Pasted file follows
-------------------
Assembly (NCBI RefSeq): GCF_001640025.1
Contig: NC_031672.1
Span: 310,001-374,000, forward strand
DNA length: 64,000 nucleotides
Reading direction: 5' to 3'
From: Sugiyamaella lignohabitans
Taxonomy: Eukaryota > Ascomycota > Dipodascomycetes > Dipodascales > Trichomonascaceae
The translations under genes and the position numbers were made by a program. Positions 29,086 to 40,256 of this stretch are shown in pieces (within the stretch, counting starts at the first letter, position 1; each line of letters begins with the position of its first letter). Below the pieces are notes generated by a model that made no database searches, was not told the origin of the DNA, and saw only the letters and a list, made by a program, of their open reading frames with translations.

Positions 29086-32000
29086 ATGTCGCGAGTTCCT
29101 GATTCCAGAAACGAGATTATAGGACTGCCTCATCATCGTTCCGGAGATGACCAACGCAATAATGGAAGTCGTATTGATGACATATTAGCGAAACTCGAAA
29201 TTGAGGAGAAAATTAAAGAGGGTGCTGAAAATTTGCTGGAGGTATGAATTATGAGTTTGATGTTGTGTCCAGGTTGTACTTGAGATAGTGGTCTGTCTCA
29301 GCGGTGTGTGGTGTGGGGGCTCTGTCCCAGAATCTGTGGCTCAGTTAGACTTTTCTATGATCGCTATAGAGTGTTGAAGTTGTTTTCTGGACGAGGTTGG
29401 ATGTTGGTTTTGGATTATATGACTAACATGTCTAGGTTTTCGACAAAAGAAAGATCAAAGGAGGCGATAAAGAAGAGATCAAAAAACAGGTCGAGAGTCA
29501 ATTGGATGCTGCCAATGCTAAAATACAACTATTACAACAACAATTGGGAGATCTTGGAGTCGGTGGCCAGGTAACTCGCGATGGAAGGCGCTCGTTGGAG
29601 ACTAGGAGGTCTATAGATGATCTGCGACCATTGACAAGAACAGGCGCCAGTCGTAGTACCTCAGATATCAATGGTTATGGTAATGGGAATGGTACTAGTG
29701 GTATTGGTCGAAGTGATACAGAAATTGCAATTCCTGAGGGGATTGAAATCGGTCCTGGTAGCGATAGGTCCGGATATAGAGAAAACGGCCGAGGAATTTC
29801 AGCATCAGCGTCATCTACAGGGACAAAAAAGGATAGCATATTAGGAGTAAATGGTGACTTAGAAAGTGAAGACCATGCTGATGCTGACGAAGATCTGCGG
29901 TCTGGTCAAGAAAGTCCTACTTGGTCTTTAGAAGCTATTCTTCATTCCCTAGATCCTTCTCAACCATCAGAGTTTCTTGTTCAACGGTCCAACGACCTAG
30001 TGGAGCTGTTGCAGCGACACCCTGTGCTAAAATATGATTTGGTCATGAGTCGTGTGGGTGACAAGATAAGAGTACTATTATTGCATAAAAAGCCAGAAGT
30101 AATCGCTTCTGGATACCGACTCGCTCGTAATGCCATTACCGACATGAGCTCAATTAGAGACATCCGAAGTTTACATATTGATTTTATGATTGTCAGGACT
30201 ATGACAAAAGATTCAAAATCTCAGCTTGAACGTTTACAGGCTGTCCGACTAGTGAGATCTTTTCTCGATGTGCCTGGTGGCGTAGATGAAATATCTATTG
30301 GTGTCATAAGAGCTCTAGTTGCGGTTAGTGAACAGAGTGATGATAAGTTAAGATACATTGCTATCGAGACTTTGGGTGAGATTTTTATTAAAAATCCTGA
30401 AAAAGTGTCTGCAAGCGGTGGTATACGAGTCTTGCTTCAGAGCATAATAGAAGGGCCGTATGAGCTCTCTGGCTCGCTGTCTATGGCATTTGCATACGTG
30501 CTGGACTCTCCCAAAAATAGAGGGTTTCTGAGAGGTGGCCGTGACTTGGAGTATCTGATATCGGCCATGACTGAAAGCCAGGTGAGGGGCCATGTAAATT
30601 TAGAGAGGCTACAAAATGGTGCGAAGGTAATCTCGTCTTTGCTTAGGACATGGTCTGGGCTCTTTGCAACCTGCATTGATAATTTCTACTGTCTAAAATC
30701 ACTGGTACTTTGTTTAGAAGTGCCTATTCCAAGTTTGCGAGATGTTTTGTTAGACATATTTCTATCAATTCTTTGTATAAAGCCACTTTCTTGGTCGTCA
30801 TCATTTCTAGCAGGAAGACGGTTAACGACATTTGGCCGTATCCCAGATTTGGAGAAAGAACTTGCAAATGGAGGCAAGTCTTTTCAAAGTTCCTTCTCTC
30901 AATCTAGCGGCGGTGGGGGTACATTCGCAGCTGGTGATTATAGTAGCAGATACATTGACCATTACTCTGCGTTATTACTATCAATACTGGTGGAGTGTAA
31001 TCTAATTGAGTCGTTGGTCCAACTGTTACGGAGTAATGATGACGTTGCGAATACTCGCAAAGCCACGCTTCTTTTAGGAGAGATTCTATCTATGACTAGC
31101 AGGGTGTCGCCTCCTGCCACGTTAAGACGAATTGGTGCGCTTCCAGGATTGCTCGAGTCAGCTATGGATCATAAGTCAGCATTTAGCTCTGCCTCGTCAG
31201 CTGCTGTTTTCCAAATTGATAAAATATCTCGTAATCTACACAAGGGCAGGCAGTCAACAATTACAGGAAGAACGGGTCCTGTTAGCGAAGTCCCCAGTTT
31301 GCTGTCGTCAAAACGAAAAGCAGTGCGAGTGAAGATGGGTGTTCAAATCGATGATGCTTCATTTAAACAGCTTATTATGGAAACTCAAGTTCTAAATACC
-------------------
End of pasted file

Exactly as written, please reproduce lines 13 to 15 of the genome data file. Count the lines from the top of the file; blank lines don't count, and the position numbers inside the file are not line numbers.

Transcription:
29301 GCGGTGTGTGGTGTGGGGGCTCTGTCCCAGAATCTGTGGCTCAGTTAGACTTTTCTATGATCGCTATAGAGTGTTGAAGTTGTTTTCTGGACGAGGTTGG
29401 ATGTTGGTTTTGGATTATATGACTAACATGTCTAGGTTTTCGACAAAAGAAAGATCAAAGGAGGCGATAAAGAAGAGATCAAAAAACAGGTCGAGAGTCA
29501 ATTGGATGCTGCCAATGCTAAAATACAACTATTACAACAACAATTGGGAGATCTTGGAGTCGGTGGCCAGGTAACTCGCGATGGAAGGCGCTCGTTGGAG